Key milestone towards the development of a new clinically useful antibiotic

July 12, 2010

Scientists have identified the genes necessary for making a highly potent and clinically unexploited antibiotic in the fight against multi-resistant pathogens.

"Lantibiotics are antibiotic molecules produced by soil bacteria, and we are studying probably the most potent one known, microbisporicin, which is active against many different pathogens," said Professor Mervyn Bibb from the John Innes Centre, co-author on the paper to be published in PNAS.

"Our study has allowed us to understand how the antibiotic is made by a that was first isolated from Indonesian soil. Now we can engineer the bacterium to make similar but better molecules, and lots of them."

"For example, we can take rational approaches to improve its pharmacological properties, such as its stability in the blood stream and how it distributes into tissues."

The producing bacterium, Microbispora corallina, is difficult to work with. It grows very slowly and no tools existed for its . PhD student Lucy Foulston developed the tools herself. She then took advantage of new developments in genome sequencing to identify and then isolate the M. corallina gene cluster responsible for microbisporicin production.

This allowed her to analyse how the bacterium makes the molecule and the functions of the genes involved. Notably, she was able to identify the genes responsible for giving microbisporicin some of its unique features.

The antibiotic molecule binds to a well established target in the it kills, and as yet there are no signs of resistance towards it.

Microbisporicin is very effective at killing disease-causing bacteria, including Clostridium difficile, methicillin-resistant Staphylococcus aureus (MRSA) and vancomycin resistant pathogens.

"This molecule is already in late preclinical-phase trials and in animal models has shown to be more effective than the current drugs of last resort, linezolid and ," said Professor Bibb.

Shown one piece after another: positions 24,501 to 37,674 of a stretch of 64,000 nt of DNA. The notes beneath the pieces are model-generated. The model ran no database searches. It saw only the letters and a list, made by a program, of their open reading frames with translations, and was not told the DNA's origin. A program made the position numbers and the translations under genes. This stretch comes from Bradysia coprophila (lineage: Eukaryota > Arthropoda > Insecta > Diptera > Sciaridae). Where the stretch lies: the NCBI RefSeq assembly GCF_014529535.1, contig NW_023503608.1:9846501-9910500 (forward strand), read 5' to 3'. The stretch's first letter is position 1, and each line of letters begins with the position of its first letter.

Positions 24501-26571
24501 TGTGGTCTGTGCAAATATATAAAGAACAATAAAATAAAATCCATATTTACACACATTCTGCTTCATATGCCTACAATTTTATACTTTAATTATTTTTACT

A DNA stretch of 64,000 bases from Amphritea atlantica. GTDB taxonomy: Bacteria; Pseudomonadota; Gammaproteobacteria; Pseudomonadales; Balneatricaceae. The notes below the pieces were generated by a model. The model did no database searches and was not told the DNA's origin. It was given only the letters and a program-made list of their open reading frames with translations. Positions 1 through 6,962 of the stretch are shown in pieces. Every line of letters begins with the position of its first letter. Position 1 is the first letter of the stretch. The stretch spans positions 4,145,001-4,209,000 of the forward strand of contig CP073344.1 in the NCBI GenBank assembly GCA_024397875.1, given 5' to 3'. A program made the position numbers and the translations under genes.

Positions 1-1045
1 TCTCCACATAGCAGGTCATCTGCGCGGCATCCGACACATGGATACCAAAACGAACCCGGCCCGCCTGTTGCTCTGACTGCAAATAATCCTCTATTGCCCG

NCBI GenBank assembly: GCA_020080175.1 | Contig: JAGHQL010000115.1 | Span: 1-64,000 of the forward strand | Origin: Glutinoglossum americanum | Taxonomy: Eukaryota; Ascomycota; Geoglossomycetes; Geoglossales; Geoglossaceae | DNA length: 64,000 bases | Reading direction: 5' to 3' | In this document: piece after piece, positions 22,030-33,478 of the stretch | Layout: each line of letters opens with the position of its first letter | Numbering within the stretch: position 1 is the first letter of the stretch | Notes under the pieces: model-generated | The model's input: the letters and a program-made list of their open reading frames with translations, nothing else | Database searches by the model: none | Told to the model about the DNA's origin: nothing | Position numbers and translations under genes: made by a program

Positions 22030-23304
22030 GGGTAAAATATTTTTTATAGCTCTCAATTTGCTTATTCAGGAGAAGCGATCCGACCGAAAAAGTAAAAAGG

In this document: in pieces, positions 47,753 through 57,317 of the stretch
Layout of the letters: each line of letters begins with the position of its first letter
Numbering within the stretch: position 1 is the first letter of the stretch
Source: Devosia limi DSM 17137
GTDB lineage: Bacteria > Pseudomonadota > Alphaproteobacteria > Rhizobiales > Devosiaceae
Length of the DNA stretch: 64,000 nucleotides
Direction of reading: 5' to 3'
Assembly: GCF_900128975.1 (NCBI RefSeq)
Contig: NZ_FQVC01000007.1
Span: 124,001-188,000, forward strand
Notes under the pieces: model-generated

"We believe that this study will make a major contribution to the future clinical development of this exciting antibiotic, and the derivatives that can be made using the knowledge and technology that we have developed."

Related Stories

Recommended for you

Engineered protein treatment found to reduce obesity in mice, rats and primates

October 19, 2017
(Medical Xpress)—A team of researchers with pharmaceutical company Amgen Inc. report that an engineered version of a protein naturally found in the body caused test mice, rats and cynomolgus monkeys to lose weight. In their ...

New procedure enables cultivation of human brain sections in the petri dish

October 19, 2017
Researchers at the University of Tübingen have become the first to keep human brain tissue alive outside the body for several weeks. The researchers, headed by Dr. Niklas Schwarz, Dr. Henner Koch and Dr. Thomas Wuttke at ...

Cancer drug found to offer promising results in treating sepsis in test mice

October 19, 2017
(Medical Xpress)—A combined team of researchers from China and the U.S. has found that a drug commonly used to treat lung cancer in humans offers a degree of protection against sepsis in test mice. In their paper published ...

Tracing cell death pathway points to drug targets for brain damage, kidney injury, asthma

October 19, 2017
University of Pittsburgh scientists are unlocking the complexities of a recently discovered cell death process that plays a key role in health and disease, and new findings link their discovery to asthma, kidney injury and ...

Study reveals key molecular link in major cell growth pathway

October 19, 2017
A team of scientists led by Whitehead Institute has uncovered a surprising molecular link that connects how cells regulate growth with how they sense and make available the nutrients required for growth. Their work, which ...

Inflammation trains the skin to heal faster

October 18, 2017
Scars may fade, but the skin remembers. New research from The Rockefeller University reveals that wounds or other harmful, inflammation-provoking experiences impart long-lasting memories to stem cells residing in the skin, ...

0 comments

Please sign in to add a comment. Registration is free, and takes less than a minute. Read more

Click here to reset your password.
Sign in to get notified via email when new comments are made.